Florida is in the headlines this week after an outbreak of the Zika virus. The Florida Department of Health has identified an area in one neighborhood of Miami where Zika is being spread by mosquitoes At least 14 people have been infected. This is the first locally transmitted Zika outbreak in the continental United States. A travel advisory has now been issued by the U.S. Centers for Disease Control and Prevention warning pregnant women from visiting an area with ongoing Zika virus transmission in northern Miami, Florida. Florida and Texas (and some parts of Hawaii) are some of the hotspot states where residents are vulnerable to Zika because the Aedes species mosquito has been known to dwell in these states. Yet, resources to prepare for a Zika outbreak are tight. Congress adjourned for the summer without an agreement to fund a response to Zika [see Health Centers on the Hill post]. States are now going it alone in preparing a response to Zika.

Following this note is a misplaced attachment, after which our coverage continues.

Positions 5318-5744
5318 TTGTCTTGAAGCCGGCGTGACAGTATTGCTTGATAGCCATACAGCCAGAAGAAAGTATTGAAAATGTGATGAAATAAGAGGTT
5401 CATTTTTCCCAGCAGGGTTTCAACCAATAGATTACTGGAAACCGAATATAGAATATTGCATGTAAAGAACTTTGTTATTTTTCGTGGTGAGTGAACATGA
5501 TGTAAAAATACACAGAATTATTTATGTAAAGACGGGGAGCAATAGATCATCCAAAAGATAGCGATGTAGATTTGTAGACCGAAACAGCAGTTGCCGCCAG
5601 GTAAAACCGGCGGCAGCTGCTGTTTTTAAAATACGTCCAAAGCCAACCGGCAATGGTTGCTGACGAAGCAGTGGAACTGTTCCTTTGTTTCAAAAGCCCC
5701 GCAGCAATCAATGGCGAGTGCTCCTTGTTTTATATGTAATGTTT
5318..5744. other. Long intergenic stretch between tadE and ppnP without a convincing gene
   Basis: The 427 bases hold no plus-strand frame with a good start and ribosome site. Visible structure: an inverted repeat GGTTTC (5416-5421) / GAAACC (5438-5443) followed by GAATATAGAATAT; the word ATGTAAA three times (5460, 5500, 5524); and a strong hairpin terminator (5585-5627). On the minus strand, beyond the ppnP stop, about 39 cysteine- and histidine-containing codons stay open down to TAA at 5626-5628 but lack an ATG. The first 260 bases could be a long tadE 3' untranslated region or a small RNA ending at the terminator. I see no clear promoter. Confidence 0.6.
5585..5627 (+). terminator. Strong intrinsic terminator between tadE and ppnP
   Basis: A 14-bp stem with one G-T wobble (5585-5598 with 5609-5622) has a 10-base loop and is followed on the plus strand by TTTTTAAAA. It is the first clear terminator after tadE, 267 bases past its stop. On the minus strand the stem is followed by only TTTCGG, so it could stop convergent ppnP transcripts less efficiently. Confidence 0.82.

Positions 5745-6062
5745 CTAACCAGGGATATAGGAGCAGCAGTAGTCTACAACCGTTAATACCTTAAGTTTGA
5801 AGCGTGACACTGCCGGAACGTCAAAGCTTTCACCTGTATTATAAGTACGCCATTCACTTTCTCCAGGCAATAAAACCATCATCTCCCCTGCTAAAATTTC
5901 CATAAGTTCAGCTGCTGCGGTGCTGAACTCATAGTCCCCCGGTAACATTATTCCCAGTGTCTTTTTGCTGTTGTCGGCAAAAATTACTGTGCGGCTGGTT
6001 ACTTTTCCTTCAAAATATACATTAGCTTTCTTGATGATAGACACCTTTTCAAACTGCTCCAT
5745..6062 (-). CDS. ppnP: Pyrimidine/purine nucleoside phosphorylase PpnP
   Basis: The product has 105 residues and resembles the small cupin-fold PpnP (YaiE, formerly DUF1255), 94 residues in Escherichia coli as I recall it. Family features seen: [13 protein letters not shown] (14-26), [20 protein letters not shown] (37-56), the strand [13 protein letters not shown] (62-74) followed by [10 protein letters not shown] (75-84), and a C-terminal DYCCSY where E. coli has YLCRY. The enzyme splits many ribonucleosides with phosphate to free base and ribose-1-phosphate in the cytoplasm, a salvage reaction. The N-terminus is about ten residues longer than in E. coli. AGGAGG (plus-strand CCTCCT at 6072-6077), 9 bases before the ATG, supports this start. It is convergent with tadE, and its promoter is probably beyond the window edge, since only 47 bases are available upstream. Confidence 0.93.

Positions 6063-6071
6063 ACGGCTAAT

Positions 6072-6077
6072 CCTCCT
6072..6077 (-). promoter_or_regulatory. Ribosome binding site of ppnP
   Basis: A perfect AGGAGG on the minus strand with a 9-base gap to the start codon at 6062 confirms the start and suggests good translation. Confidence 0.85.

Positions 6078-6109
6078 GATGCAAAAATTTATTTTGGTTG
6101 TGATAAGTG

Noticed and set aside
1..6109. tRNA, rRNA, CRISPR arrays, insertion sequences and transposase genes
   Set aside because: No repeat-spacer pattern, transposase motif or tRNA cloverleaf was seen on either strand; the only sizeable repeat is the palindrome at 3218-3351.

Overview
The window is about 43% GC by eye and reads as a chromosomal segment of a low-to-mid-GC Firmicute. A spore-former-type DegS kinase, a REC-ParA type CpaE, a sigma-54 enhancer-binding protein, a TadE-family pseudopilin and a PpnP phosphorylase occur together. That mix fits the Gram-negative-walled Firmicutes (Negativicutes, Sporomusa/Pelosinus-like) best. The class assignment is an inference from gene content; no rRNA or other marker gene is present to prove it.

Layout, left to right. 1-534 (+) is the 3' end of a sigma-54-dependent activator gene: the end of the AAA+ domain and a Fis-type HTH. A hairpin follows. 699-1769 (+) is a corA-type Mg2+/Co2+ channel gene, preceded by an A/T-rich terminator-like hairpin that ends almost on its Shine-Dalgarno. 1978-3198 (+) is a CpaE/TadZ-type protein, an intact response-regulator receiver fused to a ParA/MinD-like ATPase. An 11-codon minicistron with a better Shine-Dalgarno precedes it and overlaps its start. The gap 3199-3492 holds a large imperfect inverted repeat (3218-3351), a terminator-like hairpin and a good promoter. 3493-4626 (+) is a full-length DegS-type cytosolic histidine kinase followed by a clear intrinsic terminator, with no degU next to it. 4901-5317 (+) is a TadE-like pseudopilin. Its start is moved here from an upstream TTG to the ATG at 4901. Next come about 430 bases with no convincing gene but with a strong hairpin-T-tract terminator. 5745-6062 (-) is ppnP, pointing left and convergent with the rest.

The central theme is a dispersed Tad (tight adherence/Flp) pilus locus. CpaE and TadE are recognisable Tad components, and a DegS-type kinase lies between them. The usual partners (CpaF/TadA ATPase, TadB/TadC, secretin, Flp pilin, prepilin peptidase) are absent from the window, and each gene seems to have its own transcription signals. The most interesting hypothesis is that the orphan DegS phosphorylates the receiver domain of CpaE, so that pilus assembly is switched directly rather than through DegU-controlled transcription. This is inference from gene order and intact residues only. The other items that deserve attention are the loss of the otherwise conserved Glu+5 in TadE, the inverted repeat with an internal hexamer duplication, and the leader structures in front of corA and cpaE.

That is what brings us to Texas. Earlier, we wrote on this blog about efforts in the Lone Star state to prepare for Zika locally acquired Zika. The Texas Association of Community Health Centers (TACHC) and a coalition of state and national organizations have sounded the alarm to health officials that vulnerable populations are especially at risk for Zika because they typically lack access to health services and/or insurance coverage, live in poor housing conditions (such as no air conditioning or window screens and lack resources to purchase protective items, such as mosquito repellant. Recently, we spoke with two health centers in the Houston area who are on the frontlines of Zika preparedness: Dr. Kavon Young, Medical Director of El Centro De Corazon, and Kevin Nix, Senior Director of Communications at Legacy Community Health. Listen below.